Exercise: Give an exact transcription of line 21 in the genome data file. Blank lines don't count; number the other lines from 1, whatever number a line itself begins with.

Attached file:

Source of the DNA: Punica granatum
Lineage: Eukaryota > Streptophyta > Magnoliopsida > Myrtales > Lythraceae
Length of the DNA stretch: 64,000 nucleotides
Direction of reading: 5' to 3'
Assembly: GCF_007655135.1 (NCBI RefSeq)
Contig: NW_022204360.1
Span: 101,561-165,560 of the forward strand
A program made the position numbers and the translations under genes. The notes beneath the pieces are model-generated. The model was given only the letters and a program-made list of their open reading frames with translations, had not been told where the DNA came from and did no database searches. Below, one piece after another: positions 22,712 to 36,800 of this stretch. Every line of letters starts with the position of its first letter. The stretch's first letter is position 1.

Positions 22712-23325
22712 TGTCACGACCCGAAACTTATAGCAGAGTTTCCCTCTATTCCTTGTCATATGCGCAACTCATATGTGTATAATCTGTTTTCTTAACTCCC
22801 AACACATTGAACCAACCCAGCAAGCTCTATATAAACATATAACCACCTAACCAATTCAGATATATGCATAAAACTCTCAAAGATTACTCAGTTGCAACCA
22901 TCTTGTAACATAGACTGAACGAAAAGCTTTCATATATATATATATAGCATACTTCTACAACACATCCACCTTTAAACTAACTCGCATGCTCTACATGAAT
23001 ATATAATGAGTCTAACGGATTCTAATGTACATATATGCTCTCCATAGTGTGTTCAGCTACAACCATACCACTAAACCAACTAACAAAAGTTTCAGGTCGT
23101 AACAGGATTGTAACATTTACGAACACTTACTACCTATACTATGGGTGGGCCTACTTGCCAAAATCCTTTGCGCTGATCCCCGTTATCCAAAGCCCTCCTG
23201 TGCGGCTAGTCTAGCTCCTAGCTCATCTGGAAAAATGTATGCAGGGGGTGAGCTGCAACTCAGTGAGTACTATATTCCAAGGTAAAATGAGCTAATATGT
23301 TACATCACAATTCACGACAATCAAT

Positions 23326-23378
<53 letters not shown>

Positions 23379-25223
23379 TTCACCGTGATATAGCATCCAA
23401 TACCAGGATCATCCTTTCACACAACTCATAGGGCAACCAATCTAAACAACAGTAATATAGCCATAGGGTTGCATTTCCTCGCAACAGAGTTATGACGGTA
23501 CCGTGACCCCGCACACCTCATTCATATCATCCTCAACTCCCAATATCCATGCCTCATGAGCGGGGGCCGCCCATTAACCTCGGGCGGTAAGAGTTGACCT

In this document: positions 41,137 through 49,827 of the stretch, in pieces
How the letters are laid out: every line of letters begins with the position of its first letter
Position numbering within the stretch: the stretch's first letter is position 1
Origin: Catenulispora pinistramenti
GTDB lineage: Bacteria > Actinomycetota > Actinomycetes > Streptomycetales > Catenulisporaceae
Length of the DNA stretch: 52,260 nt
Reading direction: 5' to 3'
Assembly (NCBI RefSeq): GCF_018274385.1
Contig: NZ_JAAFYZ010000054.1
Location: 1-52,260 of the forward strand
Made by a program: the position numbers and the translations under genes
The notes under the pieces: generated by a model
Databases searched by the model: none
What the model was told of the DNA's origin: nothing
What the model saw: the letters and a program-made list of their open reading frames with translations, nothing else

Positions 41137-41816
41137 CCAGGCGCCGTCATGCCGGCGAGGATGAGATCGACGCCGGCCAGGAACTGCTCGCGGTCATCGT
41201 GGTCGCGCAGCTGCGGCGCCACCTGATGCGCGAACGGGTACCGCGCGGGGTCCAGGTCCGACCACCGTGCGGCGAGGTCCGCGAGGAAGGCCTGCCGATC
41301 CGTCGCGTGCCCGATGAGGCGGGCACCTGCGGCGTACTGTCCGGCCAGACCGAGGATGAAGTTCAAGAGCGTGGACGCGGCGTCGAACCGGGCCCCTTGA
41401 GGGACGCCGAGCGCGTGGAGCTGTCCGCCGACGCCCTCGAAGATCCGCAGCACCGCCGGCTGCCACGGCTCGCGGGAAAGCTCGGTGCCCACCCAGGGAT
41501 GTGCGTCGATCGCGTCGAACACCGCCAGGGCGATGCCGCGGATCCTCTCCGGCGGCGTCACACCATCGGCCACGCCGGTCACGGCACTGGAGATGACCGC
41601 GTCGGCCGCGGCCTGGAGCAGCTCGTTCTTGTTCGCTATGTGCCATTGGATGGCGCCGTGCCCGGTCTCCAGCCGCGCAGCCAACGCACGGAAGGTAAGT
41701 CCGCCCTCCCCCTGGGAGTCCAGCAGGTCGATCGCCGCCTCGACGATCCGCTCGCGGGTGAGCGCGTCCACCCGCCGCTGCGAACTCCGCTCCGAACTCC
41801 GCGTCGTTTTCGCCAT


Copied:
23401 TACCAGGATCATCCTTTCACACAACTCATAGGGCAACCAATCTAAACAACAGTAATATAGCCATAGGGTTGCATTTCCTCGCAACAGAGTTATGACGGTA